While it may sound simple, one of the most complex collaboration security issues lies in guest access. Beyond choosing whether to enable or disable guest access, IT and business leaders decide who should be allowed to be a guest, what they should be able to access and how long to grant access privileges. While cybersecurity teams may prefer to disallow guests entirely, this approach can introduce further problems as guest users can be critical collaborators on projects that drive business outcomes. Here are questions to answer when establishing guest privileges:

  • Who should be allowed as a guest? Many companies opt to whitelist or blacklist certain domains to distinguish guests from known contractors and avoid granting access to competitors. IT can also consider limiting users from public domains, as this type of guest can access the workspace at any time, regardless of their employer. Aside from guest domains, it’s also important to think through the general process of adding a guest, including knowing what approvals are required and from whom.
  • What should guests be able to access? Your organization will likely want to restrict guest access to some workspaces, particularly highly sensitive ones. Carefully consider guest default settings and develop granular policies. Automated workflows can reduce the burden on IT to monitor, optimize and enforce these policies manually.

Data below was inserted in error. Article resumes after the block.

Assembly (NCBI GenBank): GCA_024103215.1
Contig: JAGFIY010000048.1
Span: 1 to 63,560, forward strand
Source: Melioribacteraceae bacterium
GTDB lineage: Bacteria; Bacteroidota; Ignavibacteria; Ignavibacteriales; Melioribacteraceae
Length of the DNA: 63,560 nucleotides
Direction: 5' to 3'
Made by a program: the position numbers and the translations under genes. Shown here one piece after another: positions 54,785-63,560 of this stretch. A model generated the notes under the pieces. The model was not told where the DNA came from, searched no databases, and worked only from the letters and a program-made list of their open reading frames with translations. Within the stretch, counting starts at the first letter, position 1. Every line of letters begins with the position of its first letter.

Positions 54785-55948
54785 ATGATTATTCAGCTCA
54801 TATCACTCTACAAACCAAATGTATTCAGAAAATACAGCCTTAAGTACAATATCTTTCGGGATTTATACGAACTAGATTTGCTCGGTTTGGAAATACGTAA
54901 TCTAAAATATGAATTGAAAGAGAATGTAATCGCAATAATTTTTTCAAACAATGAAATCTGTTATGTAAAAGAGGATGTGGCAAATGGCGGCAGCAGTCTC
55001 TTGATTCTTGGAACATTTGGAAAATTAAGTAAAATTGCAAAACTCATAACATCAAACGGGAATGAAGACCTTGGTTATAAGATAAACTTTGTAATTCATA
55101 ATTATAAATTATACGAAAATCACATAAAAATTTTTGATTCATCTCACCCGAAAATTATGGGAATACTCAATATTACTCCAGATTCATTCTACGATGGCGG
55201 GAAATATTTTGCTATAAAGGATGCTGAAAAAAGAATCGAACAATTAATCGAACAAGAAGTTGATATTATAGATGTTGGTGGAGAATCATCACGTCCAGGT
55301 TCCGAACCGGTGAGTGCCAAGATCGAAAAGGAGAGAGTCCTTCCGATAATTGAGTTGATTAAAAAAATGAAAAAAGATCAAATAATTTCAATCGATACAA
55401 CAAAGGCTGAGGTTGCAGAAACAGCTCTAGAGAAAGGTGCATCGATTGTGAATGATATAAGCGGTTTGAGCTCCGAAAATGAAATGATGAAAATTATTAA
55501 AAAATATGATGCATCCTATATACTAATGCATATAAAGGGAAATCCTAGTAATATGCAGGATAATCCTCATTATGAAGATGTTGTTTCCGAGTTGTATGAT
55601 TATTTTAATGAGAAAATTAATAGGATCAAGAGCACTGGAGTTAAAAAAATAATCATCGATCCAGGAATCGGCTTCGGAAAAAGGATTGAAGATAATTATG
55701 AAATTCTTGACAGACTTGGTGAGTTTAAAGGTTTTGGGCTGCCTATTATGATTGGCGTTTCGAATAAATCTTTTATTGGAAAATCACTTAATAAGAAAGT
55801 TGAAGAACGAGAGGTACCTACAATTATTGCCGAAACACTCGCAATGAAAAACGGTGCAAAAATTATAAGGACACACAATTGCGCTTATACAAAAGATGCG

• How long should guests retain access? One common issue with guest access is the failure to remove external guests after completing a project or collaboration. Once a project ends, team members often move on to the next deliverable and forget to remove guest access. Consider a periodic audit process for guests to protect and secure your data. The review should be mapped to the sensitivity level of the workspace and be conducted monthly, quarterly or biannually.

Collaboration security and governance involve creating, managing and enforcing complex policies. Before creating and enforcing policies, IT must collaborate across departments and business units to make several critical decisions affecting their digital workplace for years to come.

With the rapid growth of a distributed workforce and the increased use of enterprise WSC platforms, companies can greatly benefit from strong collaboration security and governance policies as a vital component of ensuring enterprise data security.